Bacterial Bioremediation of Selenium Oxyanions Using A Dynamic Flow Bioreactor And Headspace Analysis
S. L. McCarty , T. G. Chasteen , V. Stalder, and R. Bachofen *
Department of Chemistry, Sam Houston State University, Huntsville, Texas USA and
*Institute for Plant Biology and Microbiology, University of Z½rich, Zollikerstrasse 107,
CH-8008 Z½rich, Switzerland
Proceedings of the Third International Symposium on In Situ and On-Site Bioreclamation,
San Diego, CA, USA, April 1995, published in "Bioremediation of Inorganics",
R. E. Hinchee, J. L. Means and D. R. Burris eds.; Battelle Press, Columbus,
OH, 1995; 95-102.
The volatile products of the biological reduction and methylation of selenium's most common oxyanions, selenate and selenite, were determined using capillary gas chromatography and fluorine‚induced chemiluminescence detection. Dimethyl selenide and dimethyl diselenide were detected in the headspace above cultures of bacteria resistant to this metalloid using static and dynamic headspace sampling techniques. Fluorine-induced chemiluminescence detection was applied to determine the relative concentrations of the organo-sulfur and organo-selenium species released over many days of culture growth at a controlled temperature and purge rate (for dynamic headspace sampling). A selenium-resistant bacterium, Pseudomonas fluorescens K27, and a phototrophic bacterium Rhodobacter sphaeroides 2.4.1 were exposed to selenate, and the cultures' headspaces were examined over a period of several days for volatile selenium-containing products. The results show that the relative production of the volatile species over time depicts a pattern generally independent of the growth phase in the case of the phototrophic bacterium; the concentrations of metabolic dimethyl sulfide and dimethyl selenide determined in static headspace were highest after the microbe had been in stationary phase for 4 days. For P. fluorescens , bioremediation activity peaked soon after the end of the log phase (about 10 hours) and continuously decreased over the next 80 hours of this dynamic headspace experiment.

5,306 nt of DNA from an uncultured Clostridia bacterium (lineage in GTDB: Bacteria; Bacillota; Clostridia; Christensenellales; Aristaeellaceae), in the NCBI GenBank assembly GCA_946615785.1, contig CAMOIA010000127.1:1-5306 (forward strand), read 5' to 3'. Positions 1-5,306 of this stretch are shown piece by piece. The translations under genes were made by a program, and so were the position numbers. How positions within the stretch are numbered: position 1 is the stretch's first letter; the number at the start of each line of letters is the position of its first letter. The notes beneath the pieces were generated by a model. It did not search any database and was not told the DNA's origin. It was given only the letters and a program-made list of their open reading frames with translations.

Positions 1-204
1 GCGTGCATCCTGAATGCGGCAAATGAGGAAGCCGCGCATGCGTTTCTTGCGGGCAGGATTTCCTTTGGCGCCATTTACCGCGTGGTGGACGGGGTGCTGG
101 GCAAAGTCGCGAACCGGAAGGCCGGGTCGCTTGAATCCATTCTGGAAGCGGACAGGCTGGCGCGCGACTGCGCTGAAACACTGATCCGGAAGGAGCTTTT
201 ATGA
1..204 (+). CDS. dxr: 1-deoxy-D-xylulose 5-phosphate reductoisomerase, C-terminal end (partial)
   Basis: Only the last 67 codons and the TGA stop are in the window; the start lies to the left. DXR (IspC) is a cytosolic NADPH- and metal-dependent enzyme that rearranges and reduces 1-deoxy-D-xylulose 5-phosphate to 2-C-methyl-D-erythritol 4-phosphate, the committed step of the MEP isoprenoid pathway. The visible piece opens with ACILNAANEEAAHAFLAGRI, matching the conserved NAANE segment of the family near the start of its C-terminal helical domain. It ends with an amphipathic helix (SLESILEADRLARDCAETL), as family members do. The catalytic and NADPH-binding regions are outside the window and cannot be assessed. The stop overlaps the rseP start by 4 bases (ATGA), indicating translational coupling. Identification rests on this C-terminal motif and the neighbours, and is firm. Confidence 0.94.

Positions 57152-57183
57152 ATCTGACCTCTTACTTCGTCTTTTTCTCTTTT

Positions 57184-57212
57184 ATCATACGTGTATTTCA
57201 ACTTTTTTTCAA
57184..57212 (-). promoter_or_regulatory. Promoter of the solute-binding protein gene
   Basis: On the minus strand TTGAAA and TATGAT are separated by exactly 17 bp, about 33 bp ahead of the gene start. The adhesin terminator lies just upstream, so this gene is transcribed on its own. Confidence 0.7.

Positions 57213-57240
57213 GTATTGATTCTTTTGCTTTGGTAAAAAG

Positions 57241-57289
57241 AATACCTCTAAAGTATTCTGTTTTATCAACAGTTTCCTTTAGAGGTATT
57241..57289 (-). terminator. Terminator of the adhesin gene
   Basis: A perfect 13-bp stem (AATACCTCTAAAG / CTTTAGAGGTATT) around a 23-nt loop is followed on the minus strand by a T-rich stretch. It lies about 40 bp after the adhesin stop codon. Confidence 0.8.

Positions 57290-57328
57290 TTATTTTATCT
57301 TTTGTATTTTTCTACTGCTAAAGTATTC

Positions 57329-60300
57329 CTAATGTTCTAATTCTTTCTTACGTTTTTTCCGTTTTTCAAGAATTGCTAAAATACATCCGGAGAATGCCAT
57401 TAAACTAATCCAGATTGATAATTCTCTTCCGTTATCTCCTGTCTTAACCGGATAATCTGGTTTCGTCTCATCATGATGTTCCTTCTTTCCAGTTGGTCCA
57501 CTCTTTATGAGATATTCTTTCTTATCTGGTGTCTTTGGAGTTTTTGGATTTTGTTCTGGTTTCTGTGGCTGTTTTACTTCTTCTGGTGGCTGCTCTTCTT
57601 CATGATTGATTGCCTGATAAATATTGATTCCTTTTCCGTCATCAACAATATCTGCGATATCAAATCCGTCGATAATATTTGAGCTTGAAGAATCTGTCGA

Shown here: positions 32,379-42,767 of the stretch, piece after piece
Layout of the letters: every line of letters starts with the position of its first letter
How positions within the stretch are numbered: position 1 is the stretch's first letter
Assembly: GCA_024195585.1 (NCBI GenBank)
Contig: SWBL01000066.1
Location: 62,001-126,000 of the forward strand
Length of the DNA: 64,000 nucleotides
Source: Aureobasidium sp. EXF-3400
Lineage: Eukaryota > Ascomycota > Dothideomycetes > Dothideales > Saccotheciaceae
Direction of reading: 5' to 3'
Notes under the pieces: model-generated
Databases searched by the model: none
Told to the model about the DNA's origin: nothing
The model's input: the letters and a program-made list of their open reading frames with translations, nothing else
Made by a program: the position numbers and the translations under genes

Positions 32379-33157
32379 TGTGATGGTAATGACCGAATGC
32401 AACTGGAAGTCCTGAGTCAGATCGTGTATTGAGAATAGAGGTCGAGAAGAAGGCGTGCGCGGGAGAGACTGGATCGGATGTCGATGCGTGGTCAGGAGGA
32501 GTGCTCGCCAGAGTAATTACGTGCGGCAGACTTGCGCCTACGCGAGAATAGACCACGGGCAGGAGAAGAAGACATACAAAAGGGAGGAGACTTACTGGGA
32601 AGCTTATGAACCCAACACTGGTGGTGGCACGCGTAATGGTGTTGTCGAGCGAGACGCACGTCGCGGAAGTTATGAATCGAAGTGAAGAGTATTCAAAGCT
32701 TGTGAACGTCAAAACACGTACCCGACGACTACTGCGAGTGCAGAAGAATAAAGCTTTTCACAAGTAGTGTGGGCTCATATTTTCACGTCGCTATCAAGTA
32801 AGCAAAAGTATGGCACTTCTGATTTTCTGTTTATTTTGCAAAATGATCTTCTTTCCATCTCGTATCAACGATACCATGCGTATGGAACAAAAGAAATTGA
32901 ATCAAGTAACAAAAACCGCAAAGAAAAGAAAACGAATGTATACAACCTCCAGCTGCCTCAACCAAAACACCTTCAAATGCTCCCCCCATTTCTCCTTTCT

Phototrophic Bacterial Growth, Headspace Sampling, and Analyses
All of the static headspace experiments used Rhodobacter sphaeroides 2.4.1 grown on minimal medium with 20 mM succinate as the sole carbon source. A 45-mL culture of the phototroph was grown in a 100-mL Schott flask sealed using our specially designed enclosure cap (see Stalder et al. Analytica Chimica Acta , 1995, 303, 91-97).
Growth of Selenium-Resistant Bacteria
K27 strain of Pseudomonas fluorescens was grown anaerobically in trypticase soy broth with 0.1 % KNO3 (TSN) amended with sodium selenate (10 mM Se).
The 170 mL liquid culture was sealed in the bioreactor, maintained at 30 degrees C, and purged with sterile-filtered nitrogen at 3.0 mL per minute for the entire experiment. When the headspace wasn't being sampled for cryogenic trapping it was purged to waste.
Dynamic Headspace Cryogenic Sampling
Sampling was accomplished using the apparatus diagrammed schematically in this Figure. [A smaller version of this figure is here.] Each gas-phase dynamic headspace sample was cryogenically trapped twice: once in a fused silica-lined loop and then again on the column in the GC oven (-20 degrees C).
The fluorine-induced chemiluminescence detector used in this work responds selectively to organoselenium and organosulfur species with detection limits (at S/N = 3) of approximately 25 picograms organo-chalcogen on-column. This corresponds to about 1 part per billion by volume (ppbv) detectable in a 12 mL headspace sample (4 minutes trapping at 3 mL/min). For more data on this sensitive and selective chemiluminescence detector see Chasteen et al. Chromatographia, 1990, 30, 181-185.